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Article
May 1988

Amylase—Creatinine Clearance Ratio: A Simple Test to Predict Gentamicin Nephrotoxicity

Author Affiliations

From the Department of Medicine "T" (Drs Aderka, Tene, and Levo) and Biochemistry Laboratories (Dr Graff), Tel-Aviv Medical Center, Ichilov Hospital, and Sackler Faculty of Medicine, Tel-Aviv University, Ramat Aviv, Israel. Dr Aderka is now with the Department of Microbiology, New York University Medical Center.

Arch Intern Med. 1988;148(5):1093-1096. doi:10.1001/archinte.1988.00380050097016
Abstract

• The initial target of aminoglycoside nephrotoxicity is the proximal tubule. Yet, no simple test is available to predict such toxicity. Taking advantage of the fact that amylase is filtered in the glomerulus and reabsorbed by the proximal tubules, we prospectively examined in 23 patients if changes in renal amylase creatinine clearance ratio (ACCR) can predict gentamicin nephrotoxicity. Eighteen of these patients had an initial creatinine clearance (rCcr) above 30 mL/min. Eleven of them (group A) had an ACCR above 3.5% (control 3% ±1.03%) and all exhibited an average reduction of 32.2%±11.6% in rCcr following one week of gentamicin therapy. In contrast, only one of seven patients (group B) with an initial ACCR below 3.5% had a reduction, albeit transient, in rCcr. During gentamicin therapy, group A patients had a further increase in ACCR which was proportional to the reduction observed in rCcr (r= -.54). Our preliminary data suggest that ACCR may prove a simple and possibly a reliable predictor of kidney function deterioration during gentamicin therapy in patients with rCcr above 30 mL/min: patients with pretherapy ACCR above 3.5% may exhibit a deterioration in the creatinine clearance during the first week of therapy. For patients with pretherapy renal failure (rCcr<30 mL/min) the creatinine levels (but not the ACCR) seem to retain their significance in predicting and monitoring further renal function deterioration during aminoglycoside therapy.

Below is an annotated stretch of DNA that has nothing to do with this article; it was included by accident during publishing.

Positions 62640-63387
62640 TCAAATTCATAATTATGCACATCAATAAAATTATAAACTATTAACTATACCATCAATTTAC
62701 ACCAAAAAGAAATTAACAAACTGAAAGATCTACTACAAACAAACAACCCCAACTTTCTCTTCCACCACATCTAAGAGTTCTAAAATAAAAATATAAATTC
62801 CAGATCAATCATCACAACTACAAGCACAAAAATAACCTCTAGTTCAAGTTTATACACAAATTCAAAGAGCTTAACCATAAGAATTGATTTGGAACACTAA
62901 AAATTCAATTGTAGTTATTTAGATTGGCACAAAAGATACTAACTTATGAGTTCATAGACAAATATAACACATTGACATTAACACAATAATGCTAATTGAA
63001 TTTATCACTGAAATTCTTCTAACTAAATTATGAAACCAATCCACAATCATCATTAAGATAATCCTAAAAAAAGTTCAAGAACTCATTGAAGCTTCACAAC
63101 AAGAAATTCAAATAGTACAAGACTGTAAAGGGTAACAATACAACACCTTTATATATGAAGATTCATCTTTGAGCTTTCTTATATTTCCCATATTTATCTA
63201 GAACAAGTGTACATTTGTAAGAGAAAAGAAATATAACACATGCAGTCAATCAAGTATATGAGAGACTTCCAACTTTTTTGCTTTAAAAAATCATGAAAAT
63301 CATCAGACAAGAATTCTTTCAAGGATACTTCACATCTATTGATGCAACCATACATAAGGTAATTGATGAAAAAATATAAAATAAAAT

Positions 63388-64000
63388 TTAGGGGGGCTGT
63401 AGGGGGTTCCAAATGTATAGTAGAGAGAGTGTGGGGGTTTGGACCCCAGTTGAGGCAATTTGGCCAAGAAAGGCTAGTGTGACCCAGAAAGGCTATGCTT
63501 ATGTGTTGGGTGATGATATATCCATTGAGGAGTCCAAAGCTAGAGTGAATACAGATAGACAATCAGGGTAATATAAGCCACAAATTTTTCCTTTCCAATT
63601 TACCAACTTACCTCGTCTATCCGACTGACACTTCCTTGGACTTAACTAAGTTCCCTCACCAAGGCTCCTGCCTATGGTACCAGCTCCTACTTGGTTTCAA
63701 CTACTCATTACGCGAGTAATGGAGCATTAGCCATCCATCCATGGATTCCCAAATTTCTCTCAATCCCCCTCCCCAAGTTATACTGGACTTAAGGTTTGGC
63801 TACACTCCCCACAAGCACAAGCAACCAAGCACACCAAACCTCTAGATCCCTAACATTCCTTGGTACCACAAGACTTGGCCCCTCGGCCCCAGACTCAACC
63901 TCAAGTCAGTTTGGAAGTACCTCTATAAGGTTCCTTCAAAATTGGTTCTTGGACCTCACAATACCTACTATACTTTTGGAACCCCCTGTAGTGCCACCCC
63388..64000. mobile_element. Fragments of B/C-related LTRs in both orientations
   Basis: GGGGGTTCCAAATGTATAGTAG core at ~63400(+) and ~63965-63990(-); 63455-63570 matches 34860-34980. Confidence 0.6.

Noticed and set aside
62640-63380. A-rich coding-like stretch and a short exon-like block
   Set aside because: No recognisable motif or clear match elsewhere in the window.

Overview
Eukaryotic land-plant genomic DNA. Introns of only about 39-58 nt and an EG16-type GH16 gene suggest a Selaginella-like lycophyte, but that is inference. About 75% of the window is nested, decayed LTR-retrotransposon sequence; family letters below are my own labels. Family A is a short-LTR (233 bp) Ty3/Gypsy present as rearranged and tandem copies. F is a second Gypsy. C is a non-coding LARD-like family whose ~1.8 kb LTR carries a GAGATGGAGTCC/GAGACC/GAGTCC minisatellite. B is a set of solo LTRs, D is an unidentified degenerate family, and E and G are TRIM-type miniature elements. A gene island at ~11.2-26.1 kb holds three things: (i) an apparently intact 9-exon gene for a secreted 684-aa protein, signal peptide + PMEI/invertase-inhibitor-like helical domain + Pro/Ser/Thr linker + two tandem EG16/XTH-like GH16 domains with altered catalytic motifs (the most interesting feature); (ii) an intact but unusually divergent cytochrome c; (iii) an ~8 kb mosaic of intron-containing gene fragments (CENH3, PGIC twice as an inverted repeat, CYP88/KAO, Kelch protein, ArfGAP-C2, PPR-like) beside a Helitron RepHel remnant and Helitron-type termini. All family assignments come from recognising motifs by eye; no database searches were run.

(Arch Intern Med 1988;148:1093-1096)

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